As a parent, whether you have just welcomed your first child or your fourth, you experience difficulties in making the best decisions for your child’s overall health and well-being. Of the many things you have a constant worry about, though, your child’s ability to fall asleep shouldn’t be one of them.
There is no one-size-fits-all when it comes to a good night’s sleep for your child. However, at some point, you will want your child to sleep alone in his or her own bed. If this isn’t coming easy, you’re not alone. Lots of parents struggle with this.
Below we highlight some sleep tips for optimizing your child’s bedroom, and helping them with falling asleep or staying asleep when they sleep alone. But first, we’ll discuss the advantages and disadvantages of allowing your child to sleep in your bed.
There are two sides to the “bed-sharing” coin. There are some that believe sharing a bed is dangerous, and should not be attempted. Others though think there are advantages to sharing their bed with their child, including helping their child fall asleep faster.
Skin-to-skin contact is a bonding method implemented from day one of delivery. It allows parents to form a healthy bond with their children, and soothe them back to sleep if the child wakes. Direct skin contact between a parent and child also allows for significantly decreased stress levels felt by an infant, as they are comfortable and secure feeling the warmth of their mom and dad.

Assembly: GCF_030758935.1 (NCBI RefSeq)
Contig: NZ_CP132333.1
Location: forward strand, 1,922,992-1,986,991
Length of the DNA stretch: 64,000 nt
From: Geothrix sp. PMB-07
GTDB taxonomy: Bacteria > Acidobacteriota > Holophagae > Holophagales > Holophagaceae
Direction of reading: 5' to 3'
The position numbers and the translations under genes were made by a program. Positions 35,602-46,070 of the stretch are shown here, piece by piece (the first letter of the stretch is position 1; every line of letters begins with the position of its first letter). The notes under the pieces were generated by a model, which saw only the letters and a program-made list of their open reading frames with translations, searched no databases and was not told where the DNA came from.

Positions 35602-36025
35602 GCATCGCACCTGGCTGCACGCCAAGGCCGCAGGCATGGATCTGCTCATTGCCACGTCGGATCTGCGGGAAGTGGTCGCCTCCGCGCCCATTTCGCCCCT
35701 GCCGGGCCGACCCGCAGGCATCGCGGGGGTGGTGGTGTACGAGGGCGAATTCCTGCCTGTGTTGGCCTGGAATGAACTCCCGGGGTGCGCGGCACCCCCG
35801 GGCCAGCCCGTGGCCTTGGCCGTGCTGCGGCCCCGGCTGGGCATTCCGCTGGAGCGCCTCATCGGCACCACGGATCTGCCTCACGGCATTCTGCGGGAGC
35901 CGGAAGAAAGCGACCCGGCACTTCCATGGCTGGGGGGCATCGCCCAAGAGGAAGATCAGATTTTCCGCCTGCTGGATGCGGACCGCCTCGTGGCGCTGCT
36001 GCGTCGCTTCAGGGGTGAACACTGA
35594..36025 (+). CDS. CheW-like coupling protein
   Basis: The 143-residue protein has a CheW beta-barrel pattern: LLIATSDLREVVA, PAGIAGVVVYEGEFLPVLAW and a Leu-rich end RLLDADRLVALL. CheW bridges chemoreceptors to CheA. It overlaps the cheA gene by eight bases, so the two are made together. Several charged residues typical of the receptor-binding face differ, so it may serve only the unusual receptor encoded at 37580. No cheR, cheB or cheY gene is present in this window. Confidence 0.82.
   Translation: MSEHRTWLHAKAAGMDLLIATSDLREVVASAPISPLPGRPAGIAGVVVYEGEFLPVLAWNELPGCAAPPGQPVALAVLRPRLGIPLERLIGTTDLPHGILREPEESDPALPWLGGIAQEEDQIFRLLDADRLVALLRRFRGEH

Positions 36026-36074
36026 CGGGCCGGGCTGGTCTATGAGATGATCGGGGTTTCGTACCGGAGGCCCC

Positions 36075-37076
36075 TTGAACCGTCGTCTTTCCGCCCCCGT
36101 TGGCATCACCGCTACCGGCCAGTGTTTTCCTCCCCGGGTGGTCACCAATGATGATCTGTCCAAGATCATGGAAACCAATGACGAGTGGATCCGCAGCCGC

Some pediatricians recommend mothers breastfeed for as long as they can to allow the baby to get ample nutrients and minerals found in breast milk. The American Academy of Pediatrics recommends that infants be breastfed exclusively for about the first 6 months, then with continued breastfeeding, in addition to introducing appropriate complementary foods for one year or longer. Many breastfeeding moms report prolonged breastfeeding when they share a bed with their baby, as it is easier to feed without having to leave their own bed.